Michael Allen and Gilbert Allen talk about “Brotherly Love”


After Michael Allen and his brother Gilbert read an article about their unique life story that made a splash in a small town newspaper, the brothers made a pact to tell their experience in their own way when they felt the moment had come.

That moment came last year with the release of “Brotherly Love,” a children’s book that Michael, who is now the principal of Oakton Elementary School in Evanston / Skokie School District 65, and Gilbert wrote together. The book centers on the story of the brothers who grew up as black men in poverty with drug-addicted parents and who became principals and social workers.

“I remember growing up and not being able to go to libraries and buy books of characters who look like me,” said Gilbert Allen. “Michael and I wanted to make our voices heard as people of color to help young people know that there are other people going through similar things and to give them hope.”

While the entire book is rooted in fact, the full context isn’t always there – something that will change in the couple’s next young adult novel, where they plan to delve deeper into the concepts they introduce into. “Brotherly Love”.

After being instructed to focus on athletics rather than academics as he grew up, Gilbert Allen said he believed it was important to show young black children examples of blacks as a scholars.

For Michael Allen, their story is one of black love and the sacrifices they made for each other because of it, he said.

“This is why we speak openly about systemic racism – naming it, giving it space and recognizing it impacts all of our lives,” he said. “We hope that young people can figure out how to take hope out of the sky and put it on their tables and seats, just making it very tangible for them so that they can navigate and find their true purpose in life.”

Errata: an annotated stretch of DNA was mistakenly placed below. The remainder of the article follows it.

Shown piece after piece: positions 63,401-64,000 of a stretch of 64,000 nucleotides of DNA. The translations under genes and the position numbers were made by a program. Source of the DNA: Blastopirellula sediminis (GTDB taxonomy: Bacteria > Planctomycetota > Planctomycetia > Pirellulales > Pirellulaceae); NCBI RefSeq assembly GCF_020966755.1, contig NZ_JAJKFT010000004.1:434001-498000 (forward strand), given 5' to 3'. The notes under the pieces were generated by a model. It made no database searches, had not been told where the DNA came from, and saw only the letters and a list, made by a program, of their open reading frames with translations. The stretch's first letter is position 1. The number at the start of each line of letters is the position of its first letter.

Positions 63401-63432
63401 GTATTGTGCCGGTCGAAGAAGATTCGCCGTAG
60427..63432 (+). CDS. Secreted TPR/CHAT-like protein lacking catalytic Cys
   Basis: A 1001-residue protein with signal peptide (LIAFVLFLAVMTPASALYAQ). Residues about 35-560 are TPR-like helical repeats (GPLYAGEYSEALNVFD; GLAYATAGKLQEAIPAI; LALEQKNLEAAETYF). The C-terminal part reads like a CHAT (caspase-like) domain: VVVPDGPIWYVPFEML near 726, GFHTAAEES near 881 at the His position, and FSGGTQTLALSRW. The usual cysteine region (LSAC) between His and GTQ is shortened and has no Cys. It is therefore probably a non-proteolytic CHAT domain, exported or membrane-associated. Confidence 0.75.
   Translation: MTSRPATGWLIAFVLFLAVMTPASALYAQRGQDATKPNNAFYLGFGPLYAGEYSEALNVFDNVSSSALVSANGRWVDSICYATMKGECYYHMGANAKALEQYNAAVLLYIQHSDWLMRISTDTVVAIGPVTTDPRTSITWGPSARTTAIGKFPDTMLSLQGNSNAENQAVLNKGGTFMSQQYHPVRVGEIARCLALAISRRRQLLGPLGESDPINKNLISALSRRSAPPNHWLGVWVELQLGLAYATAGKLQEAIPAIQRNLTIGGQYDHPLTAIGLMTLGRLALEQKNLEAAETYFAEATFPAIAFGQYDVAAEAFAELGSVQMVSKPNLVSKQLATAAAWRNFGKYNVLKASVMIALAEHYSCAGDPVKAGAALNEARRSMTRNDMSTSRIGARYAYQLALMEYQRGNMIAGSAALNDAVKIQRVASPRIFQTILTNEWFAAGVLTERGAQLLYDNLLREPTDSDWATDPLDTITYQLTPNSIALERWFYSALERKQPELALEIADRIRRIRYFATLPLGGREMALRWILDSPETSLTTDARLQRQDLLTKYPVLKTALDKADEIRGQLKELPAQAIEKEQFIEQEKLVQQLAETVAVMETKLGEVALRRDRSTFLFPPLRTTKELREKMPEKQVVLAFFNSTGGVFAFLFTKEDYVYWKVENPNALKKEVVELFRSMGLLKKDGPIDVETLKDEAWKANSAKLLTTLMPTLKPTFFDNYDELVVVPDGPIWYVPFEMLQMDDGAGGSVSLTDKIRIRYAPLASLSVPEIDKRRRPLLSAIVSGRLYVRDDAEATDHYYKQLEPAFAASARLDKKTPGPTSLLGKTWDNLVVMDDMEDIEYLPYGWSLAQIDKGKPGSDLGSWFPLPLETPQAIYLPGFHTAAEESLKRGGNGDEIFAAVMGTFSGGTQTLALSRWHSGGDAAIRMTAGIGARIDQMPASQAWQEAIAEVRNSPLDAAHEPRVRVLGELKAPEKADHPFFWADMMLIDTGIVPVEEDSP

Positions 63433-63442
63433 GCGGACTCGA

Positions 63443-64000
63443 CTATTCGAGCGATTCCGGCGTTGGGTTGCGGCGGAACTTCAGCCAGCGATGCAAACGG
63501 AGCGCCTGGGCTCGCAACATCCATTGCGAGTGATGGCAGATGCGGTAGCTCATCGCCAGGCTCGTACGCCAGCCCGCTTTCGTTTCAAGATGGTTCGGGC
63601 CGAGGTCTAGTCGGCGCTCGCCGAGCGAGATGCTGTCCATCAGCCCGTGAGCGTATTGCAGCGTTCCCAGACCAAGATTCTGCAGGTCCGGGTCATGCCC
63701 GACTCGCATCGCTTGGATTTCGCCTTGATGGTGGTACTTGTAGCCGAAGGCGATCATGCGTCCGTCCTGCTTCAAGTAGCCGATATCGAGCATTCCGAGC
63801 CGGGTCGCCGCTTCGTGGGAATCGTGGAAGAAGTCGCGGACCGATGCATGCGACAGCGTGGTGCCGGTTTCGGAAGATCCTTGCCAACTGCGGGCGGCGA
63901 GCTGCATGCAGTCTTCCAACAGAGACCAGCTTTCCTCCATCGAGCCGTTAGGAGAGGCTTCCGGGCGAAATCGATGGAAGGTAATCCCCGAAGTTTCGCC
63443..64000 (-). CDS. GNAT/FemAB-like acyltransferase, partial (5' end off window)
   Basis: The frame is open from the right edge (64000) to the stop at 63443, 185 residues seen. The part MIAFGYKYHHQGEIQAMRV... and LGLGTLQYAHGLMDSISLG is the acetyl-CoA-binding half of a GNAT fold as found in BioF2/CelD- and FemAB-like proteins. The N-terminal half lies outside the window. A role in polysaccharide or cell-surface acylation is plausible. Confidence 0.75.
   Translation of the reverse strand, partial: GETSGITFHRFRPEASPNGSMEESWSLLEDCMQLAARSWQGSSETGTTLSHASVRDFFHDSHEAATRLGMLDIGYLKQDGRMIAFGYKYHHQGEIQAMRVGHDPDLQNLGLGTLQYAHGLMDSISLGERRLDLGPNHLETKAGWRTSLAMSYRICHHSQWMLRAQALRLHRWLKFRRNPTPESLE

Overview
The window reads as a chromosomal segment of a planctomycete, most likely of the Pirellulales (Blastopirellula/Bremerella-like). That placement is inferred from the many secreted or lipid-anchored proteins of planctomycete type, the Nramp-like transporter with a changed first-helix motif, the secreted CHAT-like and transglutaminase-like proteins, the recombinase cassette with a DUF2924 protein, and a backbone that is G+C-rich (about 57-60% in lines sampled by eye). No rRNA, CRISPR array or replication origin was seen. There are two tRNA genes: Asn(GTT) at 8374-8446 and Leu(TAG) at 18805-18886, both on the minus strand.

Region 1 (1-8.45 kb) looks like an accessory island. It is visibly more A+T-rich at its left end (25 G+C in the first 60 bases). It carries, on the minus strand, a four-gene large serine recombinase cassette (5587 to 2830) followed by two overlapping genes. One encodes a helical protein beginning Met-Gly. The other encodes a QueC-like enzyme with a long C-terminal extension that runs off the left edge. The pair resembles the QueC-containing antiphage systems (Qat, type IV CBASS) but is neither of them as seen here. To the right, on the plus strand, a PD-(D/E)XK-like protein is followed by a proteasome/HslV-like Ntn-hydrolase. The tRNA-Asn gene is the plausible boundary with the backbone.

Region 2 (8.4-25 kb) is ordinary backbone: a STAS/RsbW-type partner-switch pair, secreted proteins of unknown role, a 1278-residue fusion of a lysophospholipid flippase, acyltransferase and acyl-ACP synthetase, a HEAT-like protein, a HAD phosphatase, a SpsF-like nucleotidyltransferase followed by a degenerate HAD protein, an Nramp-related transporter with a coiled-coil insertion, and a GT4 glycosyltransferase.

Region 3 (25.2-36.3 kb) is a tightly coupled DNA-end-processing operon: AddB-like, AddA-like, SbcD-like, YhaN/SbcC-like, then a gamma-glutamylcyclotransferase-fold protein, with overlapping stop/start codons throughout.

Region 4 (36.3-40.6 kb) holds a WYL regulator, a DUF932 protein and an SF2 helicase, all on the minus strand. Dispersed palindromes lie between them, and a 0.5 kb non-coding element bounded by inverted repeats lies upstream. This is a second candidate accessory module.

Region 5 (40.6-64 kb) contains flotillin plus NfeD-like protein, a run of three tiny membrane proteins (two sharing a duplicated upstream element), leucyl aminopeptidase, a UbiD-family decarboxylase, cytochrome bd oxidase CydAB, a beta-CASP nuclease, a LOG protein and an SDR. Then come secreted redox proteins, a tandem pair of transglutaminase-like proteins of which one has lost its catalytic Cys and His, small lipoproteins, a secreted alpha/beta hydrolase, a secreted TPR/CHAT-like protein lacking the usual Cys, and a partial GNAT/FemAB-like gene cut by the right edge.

Gilbert Allen said that as part of the book centers on how his brother adopted him legally when he was 15, the story can also affect many foster parents or people adopting children, Showing them that their sacrifices did not go unnoticed.

“I didn’t see African American men sacrificing like that, at least I didn’t see the world airing it on TV or in books,” said Gilbert Allen. “I found it super fascinating, and it’s one thing that motivated me when I was going through difficult times in my life.”

Throughout the novel writing process, Gilbert Allen said the brothers were able to learn more about each other. He said he had reflected on the difference between their feelings and views and how best to support each other, which at times proved difficult.

Michael Allen said the best part of the experience was having the opportunity for him and his brother to create a legacy together. But sometimes it was difficult for him to step back from the older brother role and force himself to recognize that Gilbert’s voice was equal to his own, he said.

For both brothers, however, the highlight of the whole experience was sharing the end product with their mother, who was in hospice care and passed away in December, they said. Gilbert Allen said she was so proud that she insisted on buying a copy from each of her siblings and refused to take just one for free.

Norea Hoeft, the brothers’ publicist and unofficial communications manager, said she was impressed with how the book brought the two together, especially in the last moments of their mother’s life.

“Especially at this time when a lot of people are going through loss, especially in communities of color, seeing them come together as families and go through this time with a lot of grace has been a healing for me,” said Hoeft.

The brothers stressed that the book is not just for young black children – it is for everyone, whether they are part of a marginalized community or seeking to understand the experiences of others.

“We wanted to make sure that vulnerable and marginalized people of all kinds, every group of people that humanity has been robbed of, know they are loved and valued,” Allen said. “They have something important to offer to the universe and the world depends on it, so we want them to know that they have permission to be their real, authentic selves, despite what might be happening in their reality. today.”

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Twitter: @rebecca_aizin

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